Group to represent indigenous youth at UN climate conference

10:54 am on 4 November 2018

A group of Māori and Pasifika will be the only indigenous youth delegation at the UN climate conference next month.

Top row (L-R): India Logan-Riley, Nakia Randle, Nevada Huaki-Foote
Bottom row (L-R): Kaeden Watts, Kahu Kutia, Hana Teipo, Annie Te One

Top row (L-R): India Logan-Riley, Nakia Randle, Nevada Huaki-Foote Bottom row (L-R): Kaeden Watts, Kahu Kutia, Hana Teipo, Annie Te One Photo: Trinity Thompson-Browne

The group of seven have been busy fundraising and preparing for the intensive two-week climate talks held in Poland this year.

India Logan-Riley (Ngāti Kahungunu ki Ngāti Hawea ki Whatuiapiti) is the head delegate for the ropu and a climate conference veteran.

This trip marks her fourth climate conference so her role has been to prepare the group on climate policy and what to expect.

The group is focused on ensuring there is an official indigenous voice entrenched in the Paris Agreement.

"There's already an indigenous platform named in the agreement - it's just about us locking into place what that actually looks like and how much sovereignty we get within that space.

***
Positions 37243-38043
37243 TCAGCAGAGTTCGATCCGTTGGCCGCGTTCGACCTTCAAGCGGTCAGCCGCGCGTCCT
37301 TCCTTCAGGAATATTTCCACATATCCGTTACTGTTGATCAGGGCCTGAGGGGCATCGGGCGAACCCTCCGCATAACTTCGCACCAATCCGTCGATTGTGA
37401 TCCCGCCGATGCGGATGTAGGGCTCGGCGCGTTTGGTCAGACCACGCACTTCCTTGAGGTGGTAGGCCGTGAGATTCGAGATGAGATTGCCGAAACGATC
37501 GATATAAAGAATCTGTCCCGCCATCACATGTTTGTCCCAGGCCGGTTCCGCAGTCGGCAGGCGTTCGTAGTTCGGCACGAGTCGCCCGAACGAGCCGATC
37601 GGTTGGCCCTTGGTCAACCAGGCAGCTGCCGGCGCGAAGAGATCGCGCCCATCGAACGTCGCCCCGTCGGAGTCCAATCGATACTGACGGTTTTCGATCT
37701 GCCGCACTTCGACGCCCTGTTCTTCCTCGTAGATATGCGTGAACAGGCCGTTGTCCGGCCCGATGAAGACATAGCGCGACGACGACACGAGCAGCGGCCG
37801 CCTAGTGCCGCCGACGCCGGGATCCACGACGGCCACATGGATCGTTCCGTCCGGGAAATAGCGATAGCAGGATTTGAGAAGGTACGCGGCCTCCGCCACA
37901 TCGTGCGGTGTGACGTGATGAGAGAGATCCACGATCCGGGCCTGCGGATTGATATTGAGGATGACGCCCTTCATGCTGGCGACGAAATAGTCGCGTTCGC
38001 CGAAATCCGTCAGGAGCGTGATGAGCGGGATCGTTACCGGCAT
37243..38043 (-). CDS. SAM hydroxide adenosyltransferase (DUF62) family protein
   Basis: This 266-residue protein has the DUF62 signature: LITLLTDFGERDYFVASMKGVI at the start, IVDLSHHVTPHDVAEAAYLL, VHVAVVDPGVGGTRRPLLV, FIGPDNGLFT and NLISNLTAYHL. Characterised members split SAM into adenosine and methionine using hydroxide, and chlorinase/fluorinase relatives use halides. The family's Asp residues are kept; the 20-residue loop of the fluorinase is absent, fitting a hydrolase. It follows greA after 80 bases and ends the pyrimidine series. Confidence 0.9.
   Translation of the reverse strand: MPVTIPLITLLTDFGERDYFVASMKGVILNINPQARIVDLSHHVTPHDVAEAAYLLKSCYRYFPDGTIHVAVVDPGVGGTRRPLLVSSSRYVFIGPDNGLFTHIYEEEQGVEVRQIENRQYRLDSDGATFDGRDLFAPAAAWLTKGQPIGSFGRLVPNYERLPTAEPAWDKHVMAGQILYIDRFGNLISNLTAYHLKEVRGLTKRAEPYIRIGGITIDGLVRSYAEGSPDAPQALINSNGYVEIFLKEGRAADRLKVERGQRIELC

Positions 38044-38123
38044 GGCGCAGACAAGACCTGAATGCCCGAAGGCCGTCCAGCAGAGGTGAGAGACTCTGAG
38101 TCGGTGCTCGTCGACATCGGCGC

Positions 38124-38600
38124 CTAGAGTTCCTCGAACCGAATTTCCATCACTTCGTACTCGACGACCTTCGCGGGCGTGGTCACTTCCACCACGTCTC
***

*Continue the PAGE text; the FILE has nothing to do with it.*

"It's hard because inherently the UN wasn't built to uplift indigenous voices and so it's very much being alert enough all the time to catch those opportunities where we can speak to our own power, whilst also using that opportunity to better communicate with our communities back home about what's going on around climate change."

She says representing indigenous youth around the world is "a huge honour".

"It's unusual that it would be a bunch of young Māori from the bottom of the Pacific [but] we also get to hold space for other indigenous youth who come but are coming with other delegations that aren't just for indigenous people.

"So that's really awesome to hold culture and space for them."

But it hasn't been easy for the group to have a seat at the table, with 5000 fewer spots for civil society this year, Ms Logan-Riley said.

"Governments take over huge teams sometimes, up to 400 members in a negotiating team...and then the rest of us in civil society have to figure out how we're going to get there on our own with no governmental support."

"It's definitely a fighting for space situation within the particular climate negotiations that take place. There is very little resource and funding and you have to get passes to be able to get in as well and those are a high commodity, they're hard to get a hold of.

"That has been a fight every single year."

The issue of climate change is a personal one, with Ms Logan-Riley learning at the Paris climate talks that her home in Haumoana, in the Hawke's Bay, was directly threatened.

"That was the climate talk where I learned that my community would be underwater within the next 30 - 50 years. So we need to know how we're going to migrate in a way that still upholds our culture and connect to a land that is no longer there."

The group has to raise around $30,000 to get to Poland and with three weeks out, are only a third of the way towards their goal.

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